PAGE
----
The Workforce of the Future

Convergence of disruption

It is nearly 5 years since the World Economic Forum published its report on the Future of Jobs when they proclaimed that we were at the beginning of a fourth industrial revolution. The report forecast that technology, alongside wider demographic trends and societal developments, would fundamentally disrupt the working world over the coming years. This change would see some jobs lost, whilst new ones would be created, and the future world of work would necessitate a new mix of skills. Five years on, these disruptive trends have converged with the COVID-19 pandemic. Most countries have workplace closures and restrictions in place to prevent the spread of the virus. In response, organisations shifted at pace to enable remote working even where it was not considered possible, changing the working channels of nearly 40% of workers in the OECD. The convergence of these two disruptive forces has created a 2020 that no-one had expected, as the pandemic has forced a rapid adoption of technologies and acceleration of transformation.
Workforce of the future

The next destination

The latest report on the Future of Jobs casts its eye to 2025 as it considers how these disruptive forces will shape the next five years. Some of its key global findings are:

  • Job creation will outstrip job destruction: Though the disruptive trends of the fourth industrial revolution will continue to make roles redundant through increasing use of automation, far more new roles are expected to emerge and create a net gain in jobs by 2025.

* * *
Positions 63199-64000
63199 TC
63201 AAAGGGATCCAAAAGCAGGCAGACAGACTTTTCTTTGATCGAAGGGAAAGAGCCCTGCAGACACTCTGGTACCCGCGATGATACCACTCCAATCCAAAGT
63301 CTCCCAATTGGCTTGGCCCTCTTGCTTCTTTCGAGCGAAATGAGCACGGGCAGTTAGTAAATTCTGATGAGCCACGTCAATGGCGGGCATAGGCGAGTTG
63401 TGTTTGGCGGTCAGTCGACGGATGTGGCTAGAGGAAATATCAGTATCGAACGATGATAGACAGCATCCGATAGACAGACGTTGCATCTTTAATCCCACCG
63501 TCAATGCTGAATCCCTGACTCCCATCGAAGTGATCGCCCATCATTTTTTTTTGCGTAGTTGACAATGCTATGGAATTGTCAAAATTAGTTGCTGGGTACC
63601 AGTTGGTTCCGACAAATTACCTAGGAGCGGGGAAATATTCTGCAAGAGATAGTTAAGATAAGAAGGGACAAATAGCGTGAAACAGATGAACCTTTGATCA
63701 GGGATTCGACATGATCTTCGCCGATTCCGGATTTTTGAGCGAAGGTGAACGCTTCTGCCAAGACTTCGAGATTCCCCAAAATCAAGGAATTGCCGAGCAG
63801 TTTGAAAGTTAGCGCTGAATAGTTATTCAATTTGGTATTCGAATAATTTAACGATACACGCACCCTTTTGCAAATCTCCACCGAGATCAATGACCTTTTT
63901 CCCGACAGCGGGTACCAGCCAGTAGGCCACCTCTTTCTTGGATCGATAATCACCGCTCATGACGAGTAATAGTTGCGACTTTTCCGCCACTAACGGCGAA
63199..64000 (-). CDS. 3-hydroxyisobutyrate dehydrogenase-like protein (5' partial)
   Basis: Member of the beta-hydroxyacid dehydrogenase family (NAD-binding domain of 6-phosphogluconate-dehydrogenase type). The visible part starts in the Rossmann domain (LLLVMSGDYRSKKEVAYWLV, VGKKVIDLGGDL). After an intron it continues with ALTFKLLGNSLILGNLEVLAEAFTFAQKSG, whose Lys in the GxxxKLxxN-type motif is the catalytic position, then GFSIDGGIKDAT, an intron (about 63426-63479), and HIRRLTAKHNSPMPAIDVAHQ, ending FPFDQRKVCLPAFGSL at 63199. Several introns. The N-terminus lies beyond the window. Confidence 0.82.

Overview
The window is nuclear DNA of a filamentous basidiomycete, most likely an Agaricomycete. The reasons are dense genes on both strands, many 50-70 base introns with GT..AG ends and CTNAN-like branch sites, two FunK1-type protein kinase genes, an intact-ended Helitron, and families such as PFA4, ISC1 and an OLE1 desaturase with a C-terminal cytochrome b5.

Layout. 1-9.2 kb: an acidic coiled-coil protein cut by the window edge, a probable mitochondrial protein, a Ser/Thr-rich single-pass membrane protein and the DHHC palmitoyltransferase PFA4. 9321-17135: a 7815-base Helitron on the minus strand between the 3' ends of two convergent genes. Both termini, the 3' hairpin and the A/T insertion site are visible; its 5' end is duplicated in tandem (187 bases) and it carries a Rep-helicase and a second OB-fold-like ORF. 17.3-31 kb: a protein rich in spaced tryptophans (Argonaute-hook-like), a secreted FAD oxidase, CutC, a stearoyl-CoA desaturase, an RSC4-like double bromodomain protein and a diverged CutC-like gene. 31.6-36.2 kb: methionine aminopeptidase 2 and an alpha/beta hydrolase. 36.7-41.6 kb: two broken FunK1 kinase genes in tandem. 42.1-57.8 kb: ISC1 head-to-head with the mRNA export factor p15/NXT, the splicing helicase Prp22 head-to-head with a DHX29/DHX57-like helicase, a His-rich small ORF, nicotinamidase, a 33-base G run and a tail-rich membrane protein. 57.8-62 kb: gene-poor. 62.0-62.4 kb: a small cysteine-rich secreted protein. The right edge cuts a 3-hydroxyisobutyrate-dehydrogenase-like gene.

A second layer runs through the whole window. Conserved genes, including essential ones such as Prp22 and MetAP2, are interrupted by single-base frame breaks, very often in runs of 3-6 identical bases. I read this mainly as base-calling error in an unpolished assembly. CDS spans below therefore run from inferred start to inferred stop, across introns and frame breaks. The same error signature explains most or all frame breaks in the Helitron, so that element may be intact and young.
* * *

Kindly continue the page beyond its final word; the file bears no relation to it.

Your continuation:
• Skills gaps will endure: Remote working is set to expend with 84% of employers looking to digitise processes at pace. The majority of online white-collar workers are already experiencing this new world of working, with concerns around productivity and wellbeing being raised. Organisations are increasingly looking at digital solutions to rebalance the scales and create a greater sense of community.
  • Changing training: By 2025, 40% of the required core skills are expected to change and a half of employees are expected to reskill. There are rapidly growing trends in the provision and uptake of online learning; the employed are placing greater emphasis on personal development and the unemployed are gravitating towards learning digital skills. Around two-thirds of employers expect to gain a return on investment within a year for their learning and development interventions.

What does this look like for us?

The top global business adaptions to the pandemic have been accelerating the digitisation of work processes and the promotion of remote working, matching the UK trend. Over two-thirds of businesses in the UK are accelerating the digitisation of learning and development, 57% are accelerating automation and nearly half are accelerating upskilling and reskilling of their workforce. These responses are trending consistently higher than the global average and compare favourably with the OECD. The top five skills in high demand in the UK continue the trend of previous years:

  • Active learning and learning strategies
  • Analytical thinking and innovation
  • Creativity, originality and initiative
  • Complex problem-solving
  • Critical thinking and analysis